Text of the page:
Sunday, May 29, 2011
The Gemini party was a great time. It was so much fun to get all dressed up with everyone. A lot of the costumes were VERY humorous. There was a cop, several crossdressers (Lyndon went as his alter-ego, “Splenda.” In his words, “She’s a little bitter and a little sweet.”), an emo couple, a dominatrix… Steven dressed up in tie-dyed long underwear and went as “Steven and the Technicolor Dreamsuit.” Joe went as his ego’s brother, Bo, from Arkansas, who wears nothing but a red bathrobe and works at Hollywood video. Kane went as a southern-style redneck, complete with a “the South will rise again” confederate flag and a 12-pack of Pabst Blue Ribbon. They had me absolutely rolling in laughter all evening!
“Slept in” this morning, until 8:30, and I was still up before most people. (Ah, the revelry.)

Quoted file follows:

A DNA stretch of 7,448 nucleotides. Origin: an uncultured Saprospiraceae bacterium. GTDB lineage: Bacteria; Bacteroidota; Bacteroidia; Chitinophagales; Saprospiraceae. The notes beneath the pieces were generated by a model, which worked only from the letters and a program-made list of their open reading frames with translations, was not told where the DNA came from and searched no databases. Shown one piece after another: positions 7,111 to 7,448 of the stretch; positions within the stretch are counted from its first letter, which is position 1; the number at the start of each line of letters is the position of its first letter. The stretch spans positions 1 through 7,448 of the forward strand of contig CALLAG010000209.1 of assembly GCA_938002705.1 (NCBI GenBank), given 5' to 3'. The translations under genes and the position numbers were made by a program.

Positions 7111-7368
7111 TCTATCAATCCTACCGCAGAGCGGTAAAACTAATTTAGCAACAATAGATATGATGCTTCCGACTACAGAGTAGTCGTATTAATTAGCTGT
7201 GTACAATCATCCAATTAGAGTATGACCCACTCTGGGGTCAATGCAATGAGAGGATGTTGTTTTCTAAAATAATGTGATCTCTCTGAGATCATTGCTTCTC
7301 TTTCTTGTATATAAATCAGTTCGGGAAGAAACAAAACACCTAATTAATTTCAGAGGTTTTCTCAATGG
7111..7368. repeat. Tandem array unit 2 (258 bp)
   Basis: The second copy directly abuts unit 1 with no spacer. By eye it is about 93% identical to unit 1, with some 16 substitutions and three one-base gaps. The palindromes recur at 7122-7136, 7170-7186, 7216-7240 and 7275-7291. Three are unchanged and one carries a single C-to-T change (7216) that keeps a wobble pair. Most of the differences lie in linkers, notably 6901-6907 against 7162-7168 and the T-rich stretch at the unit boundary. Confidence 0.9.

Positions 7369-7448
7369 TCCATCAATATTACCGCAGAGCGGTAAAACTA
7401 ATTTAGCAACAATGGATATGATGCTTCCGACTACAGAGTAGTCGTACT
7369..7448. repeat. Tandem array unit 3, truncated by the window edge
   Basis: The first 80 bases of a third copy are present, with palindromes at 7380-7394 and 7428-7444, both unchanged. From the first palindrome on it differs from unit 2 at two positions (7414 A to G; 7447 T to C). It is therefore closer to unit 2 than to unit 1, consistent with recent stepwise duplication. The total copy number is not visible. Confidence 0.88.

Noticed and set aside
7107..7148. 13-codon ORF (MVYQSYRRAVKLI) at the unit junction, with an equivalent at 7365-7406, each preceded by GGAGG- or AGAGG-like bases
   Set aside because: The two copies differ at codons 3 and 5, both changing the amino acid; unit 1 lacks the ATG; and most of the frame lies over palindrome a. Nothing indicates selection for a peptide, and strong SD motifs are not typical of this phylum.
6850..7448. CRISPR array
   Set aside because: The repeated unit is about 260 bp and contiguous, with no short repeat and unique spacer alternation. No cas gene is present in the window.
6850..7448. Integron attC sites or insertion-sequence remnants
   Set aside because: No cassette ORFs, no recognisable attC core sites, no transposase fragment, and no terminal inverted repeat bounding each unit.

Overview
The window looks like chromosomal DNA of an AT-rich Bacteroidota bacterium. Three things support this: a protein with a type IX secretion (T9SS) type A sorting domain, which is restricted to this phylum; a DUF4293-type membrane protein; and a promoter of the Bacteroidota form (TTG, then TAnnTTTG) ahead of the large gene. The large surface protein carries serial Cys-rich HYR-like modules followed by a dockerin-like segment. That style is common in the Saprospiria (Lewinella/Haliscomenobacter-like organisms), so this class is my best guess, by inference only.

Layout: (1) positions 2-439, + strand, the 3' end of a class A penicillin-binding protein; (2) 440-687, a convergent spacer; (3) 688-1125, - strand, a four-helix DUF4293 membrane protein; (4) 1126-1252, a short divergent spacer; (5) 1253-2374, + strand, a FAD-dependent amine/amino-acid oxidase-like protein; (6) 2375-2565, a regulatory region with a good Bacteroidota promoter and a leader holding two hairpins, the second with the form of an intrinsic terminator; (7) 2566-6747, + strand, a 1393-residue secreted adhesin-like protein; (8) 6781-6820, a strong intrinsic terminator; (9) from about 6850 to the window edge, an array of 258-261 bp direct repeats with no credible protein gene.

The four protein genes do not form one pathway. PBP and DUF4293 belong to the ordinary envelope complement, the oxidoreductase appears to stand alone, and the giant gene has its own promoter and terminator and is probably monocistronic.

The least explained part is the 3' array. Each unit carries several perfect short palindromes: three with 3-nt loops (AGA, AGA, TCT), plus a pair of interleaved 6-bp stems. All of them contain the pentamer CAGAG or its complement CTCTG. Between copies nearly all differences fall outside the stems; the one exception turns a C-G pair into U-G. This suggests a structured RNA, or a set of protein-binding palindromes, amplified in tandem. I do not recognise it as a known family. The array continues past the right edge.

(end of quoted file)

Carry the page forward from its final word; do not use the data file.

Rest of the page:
Went on a tour of Earthaven with Patricia, Cate and Joshua, and some of Patricia’s personal friends at 10am. It was fun and interesting. I’m starting to get my bearings with respect to knowing where I am and where I’m going.
Apparently I’ve found my new totem – the frog. Not only have I been reveling in their lovely sounds outside my window, but today makes three sightings in two days. I actually saw this teeny tiny frog in the grass and almost stepped on him, so I stopped to pick him up and look at him. Cate got a couple of good pictures of it, and I let it go. Not fifteen minutes later, I pointed out another, larger frog that had hopped into a woodpile.
“I think you found your totem,” Patricia said to me.
“Well,” I replied, “I have always liked the word ‘polliwog.’ Isn’t it a great word?”
“Yeah,” a friend of hers said, “and it goes really well with your name – Molly Polliwog.”
“I’m a Mollywog!”
After a moment of reflection, I realized and expressed that it fits perfectly. “I’m not a tadpole anymore,” I said, “but I’m definitely not a frog yet either. I am a Mollywog.” A creature beautiful and awesome in its own right, but growing, developing – in transition to a different, more mature state.